Why We Chose Galloway Cattle – A Conversation with Cluainview Farm

Ahead of our Biological Farm Walk at Cluainview Farm in County Kilkenny this Saturday August 3rd, Stephen O’Reilly outlined his reasons for breeding Galloway Cattle on his farm.

Cluainview Farm is a low input, grass based & sustainable cow/calf operation using regenerative planned grazing management with an emphasis on animal husbandry & stockmanship.

 

Here at Cluainview Farm, we didn’t inherit a cow herd, so it left us with some decisions to make regarding the type of cow we wanted to run and why. We knew we wanted to keep whatever we ran traditional. We knew we wanted our stock to look after themselves, and to be extremely low-input, easy calving, and no fuss. Hardiness and animals being versatile was a must!

With that in mind, our experience was mostly based on Angus and Angus-cross animals, and we didn’t like how the breed was going with it’s Canadian bloodlines and calving issues that would have been once rare with Angus cattle. So, we didn’t see our future there. We also looked at Irish Moiled, Shorthorn and traditional Hereford types, but when compared to Galloways, they all fall short of just how low input we needed our stock to be. So we settled on Belted and black Galloway females and began growing a closed herd, changing herd bulls after every two breeding seasons.

Galloway cattle tick all the boxes for our operation at Cluainview Farm! These hardy beasts take no looking after, no meal and no vet bills! They are practically oblivious to any weather no matter the extremes, due to their double haired coat made up of a mossy under coat similar to beaver fur, and then their outer coat made up of long guard hairs that protects their under coat and repels rain! These characteristics in coat and hardiness are almost identical to only Bison.

Their grazing ability to forage and browse while consuming weeds that other cattle breeds simply won’t eat, is also unmatched and this was an important deciding factor for us managing our farm regeneratively. These robust cows take no training and will happy graze down docs and rushes and other stubborn undesirables most farmers dread!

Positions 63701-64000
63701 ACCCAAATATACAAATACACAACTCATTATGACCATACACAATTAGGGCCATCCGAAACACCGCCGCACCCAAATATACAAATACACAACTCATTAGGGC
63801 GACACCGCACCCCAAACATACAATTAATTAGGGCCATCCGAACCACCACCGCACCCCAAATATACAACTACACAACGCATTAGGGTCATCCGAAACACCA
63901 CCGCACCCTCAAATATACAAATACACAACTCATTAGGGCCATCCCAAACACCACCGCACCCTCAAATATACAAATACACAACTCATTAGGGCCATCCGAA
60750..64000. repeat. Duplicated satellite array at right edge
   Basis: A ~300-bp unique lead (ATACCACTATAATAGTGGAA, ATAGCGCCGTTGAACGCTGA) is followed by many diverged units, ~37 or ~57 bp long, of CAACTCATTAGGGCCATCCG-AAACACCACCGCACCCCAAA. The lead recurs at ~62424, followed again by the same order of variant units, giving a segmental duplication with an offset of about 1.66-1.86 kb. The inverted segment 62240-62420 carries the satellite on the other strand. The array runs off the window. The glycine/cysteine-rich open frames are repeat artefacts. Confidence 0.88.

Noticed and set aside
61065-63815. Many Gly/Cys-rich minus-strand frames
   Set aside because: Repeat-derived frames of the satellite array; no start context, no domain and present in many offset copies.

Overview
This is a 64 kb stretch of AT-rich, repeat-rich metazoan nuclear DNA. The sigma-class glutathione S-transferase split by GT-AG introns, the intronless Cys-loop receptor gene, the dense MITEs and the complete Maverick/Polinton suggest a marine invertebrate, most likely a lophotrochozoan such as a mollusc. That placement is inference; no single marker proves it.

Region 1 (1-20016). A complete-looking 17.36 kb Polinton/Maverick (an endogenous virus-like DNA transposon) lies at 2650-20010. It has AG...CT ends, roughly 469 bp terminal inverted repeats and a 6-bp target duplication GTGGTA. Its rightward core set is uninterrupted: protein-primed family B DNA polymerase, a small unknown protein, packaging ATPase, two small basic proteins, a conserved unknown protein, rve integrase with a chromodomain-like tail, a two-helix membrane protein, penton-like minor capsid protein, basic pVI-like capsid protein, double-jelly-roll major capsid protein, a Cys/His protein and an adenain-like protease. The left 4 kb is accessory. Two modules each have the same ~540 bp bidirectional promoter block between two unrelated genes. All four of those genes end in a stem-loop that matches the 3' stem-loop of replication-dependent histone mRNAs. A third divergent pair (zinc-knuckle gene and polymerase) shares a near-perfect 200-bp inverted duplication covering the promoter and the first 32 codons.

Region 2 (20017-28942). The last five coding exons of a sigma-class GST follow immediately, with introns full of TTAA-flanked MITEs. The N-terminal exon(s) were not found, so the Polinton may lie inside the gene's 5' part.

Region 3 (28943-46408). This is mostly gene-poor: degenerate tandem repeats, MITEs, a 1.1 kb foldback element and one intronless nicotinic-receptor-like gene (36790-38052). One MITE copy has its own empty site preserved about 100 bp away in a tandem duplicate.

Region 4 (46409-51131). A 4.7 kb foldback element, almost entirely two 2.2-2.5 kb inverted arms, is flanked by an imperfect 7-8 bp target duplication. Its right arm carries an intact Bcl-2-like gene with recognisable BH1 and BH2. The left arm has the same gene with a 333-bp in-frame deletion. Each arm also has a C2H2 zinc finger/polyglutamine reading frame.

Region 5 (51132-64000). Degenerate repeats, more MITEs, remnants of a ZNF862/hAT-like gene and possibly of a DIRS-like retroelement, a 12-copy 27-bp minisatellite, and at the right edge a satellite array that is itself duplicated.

Galloways make great mothers and are incredibly easy calving! They give birth to winter-storm ready newborn calves that don’t hang about getting to the milk bar!

Out of all their attractiveness and capability,   to produce a healthy vigorous calf that is up in seconds with a great will to get moving across country, is the most important reason for us to keep these animals on this place and not try replace them with more mainstream cattle that just keep wanting supplies from the Co-op! The reality is that the Galloway is born for hardship and will get fat on a slab of limestone! Everything about them is made for capitalising on whatever environment they find themselves in. This is good for them, good for the farmer and really good for the environment!

From a 100% grass-fed point of view, and balancing the farm books with a system like that, we would confidently proclaim that not another breed comes within a country mile of the Galloway and Belted Galloway cow! They just don’t take minding and produce beautiful well marbled beef due to the fact of their double coat protecting their meat where other breeds use excess fat to make up for their lack of dense coat.

The Galloway cow’s ability to crossbreed from allows them to be of interest for the commercial outfit. This year we decided to run a white Shorthorn bull with the purebred Galloway females with a goal to produce Bluegrey Galloway types. This will be the beginning of a commercial herd for the farm with the plan to change from a Galloway bull to a Shorthorn or traditional Hereford bull every two breeding seasons and then returning once again to a Galloway bull. The ultimate goal of this is to produce a commercial animal with all the benefits of the Galloway breed to sell on to suckler farmers so that they can experience for themselves the reasons why these cattle are such sustainable bovines without the beef farmer having to take the plunge by going down the pedigree road.

The beef industry is going through choppy waters right now, but we really feel very positive regarding the route we have chosen and the future of our humble cow/calf operation!

We couldn’t be happier with our choice of critter, and we can stand over the fact that whatever our issues on the farm, the cattle ain’t one of them!

– Stephen O’Reilly, Cluainview Farm

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